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AJCN Jan, 2009 - The January American Journal of Clinical Nutrition ...

SUMMARY - AJCN Jan, 2009 - The January American Journal of Clinical Nutrition-lots to digest! Read the full stories with links at http://www.beloit.edu/nutrition/ln/ln09janajcn.htm.
Reasons to stop drinking soda -
1. No benefit from nonnutritive sweeteners (NNS)
2. Sugar sweetened beverages (SSBs) are major source of US calories
 [see research poster of hazard of acid in SSBs ]

Details of benefits of exercise and how much to get -
3. walking at a 4-mile/h pace for 150 min/wk resulted in a modest 1–3% weight loss
4. Just a little exercise helps children

Build a stronger body
5. 20g of protein sufficient to build muscles after working out

Cancer news -
6. Garlic may reduce risk of cancer - The Bible mentions garlic with regard to the Jews’ flight from Egypt. Garlic bulbs were found in tombs of the pharaohs, in Crete, and in ancient cultures throughout the world. Indeed, Hippocrates considered garlic to be a vital part of his therapeutic armamentarium
7. High meat and fat diet increases ovarian cancer risk
8. Fruit and veggie diet has little effect on cancer risk - The 20-fold variation in risk of many cancers across geographic regions suggests that environmental factors, such as diet, might be important in the respective etiologies of cancers (1). it has been estimated that 30% of cancer could be explained by diet (2)

Obesity results -
9. Nervous systems of obese people are less sensitive to how much sugar they eat -
10. Obesity accelerates duration but not onset of puberty

Specific food intakes to consider
11. Eating 6 mg capsaicin/d aids abdominal fat loss
12. Calcium intake does not affect breast cancer risk, but a high carbohydrate intake is.
13. Hispanic women are likely to need folic acid supplements - Background: Folic acid can prevent up to 70% of neural tube defects (NTDs) if taken before pregnancy.
14. Carotenoids protect bone strength
15. Folic acid and vitamin B12 derivatives help children with autism
16. MSG may be useful for protein digestion and gastric emptying

DETAILS -
1. No benefit from nonnutritive sweeteners (NNS) - Only about 15% of the US population aged >2 y ingest NNS...their use has increased in concert with BMI in the population...evidence of long-term efficacy for weight management is not available. The addition of NNS to diets poses no benefit for weight loss or reduced weight gain without energy restriction. There are long-standing and recent concerns that inclusion of NNS in the diet promotes energy intake and contributes to obesity.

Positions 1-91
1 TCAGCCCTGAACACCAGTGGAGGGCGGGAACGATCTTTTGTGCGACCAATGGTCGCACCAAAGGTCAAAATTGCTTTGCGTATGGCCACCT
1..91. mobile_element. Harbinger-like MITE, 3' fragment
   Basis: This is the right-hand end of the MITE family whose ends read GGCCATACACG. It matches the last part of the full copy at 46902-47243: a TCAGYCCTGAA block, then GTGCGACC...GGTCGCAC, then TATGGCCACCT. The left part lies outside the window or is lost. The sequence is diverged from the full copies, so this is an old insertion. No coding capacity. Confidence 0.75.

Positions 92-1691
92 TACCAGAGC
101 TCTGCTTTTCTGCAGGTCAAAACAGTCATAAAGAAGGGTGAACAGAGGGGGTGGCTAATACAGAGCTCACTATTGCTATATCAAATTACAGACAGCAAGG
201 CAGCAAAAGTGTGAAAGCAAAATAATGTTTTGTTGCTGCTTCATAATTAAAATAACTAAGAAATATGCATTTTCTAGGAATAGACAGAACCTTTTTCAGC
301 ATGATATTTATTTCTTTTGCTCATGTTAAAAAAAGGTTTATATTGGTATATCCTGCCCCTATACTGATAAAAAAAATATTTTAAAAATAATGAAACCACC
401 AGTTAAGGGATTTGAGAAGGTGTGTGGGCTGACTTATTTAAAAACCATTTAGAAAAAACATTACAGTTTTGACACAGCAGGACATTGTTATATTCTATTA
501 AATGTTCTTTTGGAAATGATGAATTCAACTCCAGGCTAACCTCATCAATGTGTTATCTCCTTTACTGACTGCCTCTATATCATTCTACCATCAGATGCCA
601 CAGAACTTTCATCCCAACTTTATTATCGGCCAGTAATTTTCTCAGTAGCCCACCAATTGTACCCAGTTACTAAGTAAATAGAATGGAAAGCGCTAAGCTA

2. Sugar sweetened beverages (SSBs) are major source of US calories - Background: Consumption of sugar-sweetened beverages (SSBs) has been linked to obesity and type 2 diabetes...Conclusions: Over the past decade, US adult SSB consumption has increased. SSB comprises a considerable source of total daily intake and is the largest source of beverage calories. SSB consumption is highest among subgroups also at greatest risk of obesity and type 2 diabetes. [see research poster of hazard of acid in SSBs ]

3. Further evidence for the benefits of walking - we found that there is a large body of research on physical activity and weight loss, as well as short-term weight maintenance after weight loss, but little on the amount of exercise needed for long-term weight maintenance...With regard to weight maintenance, a dose of physical activity in the range equivalent to walking at a 4-mile/h pace for 150 min/wk resulted in a modest 1–3% weight loss, which was consistent with weight stability over time...Less than 5% of adults get the recommended 2.5 h of moderate intensity activity (of any type) per week (5).

4. Just a little exercise helps children - High maternal BMI and low levels of cardiorespiratory fitness and physical activity independently contribute to the Metabolic syndrome (MetS) and may be targets for future interventions. Relatively small increases in physical activity may significantly reduce the risk of MetS in healthy children.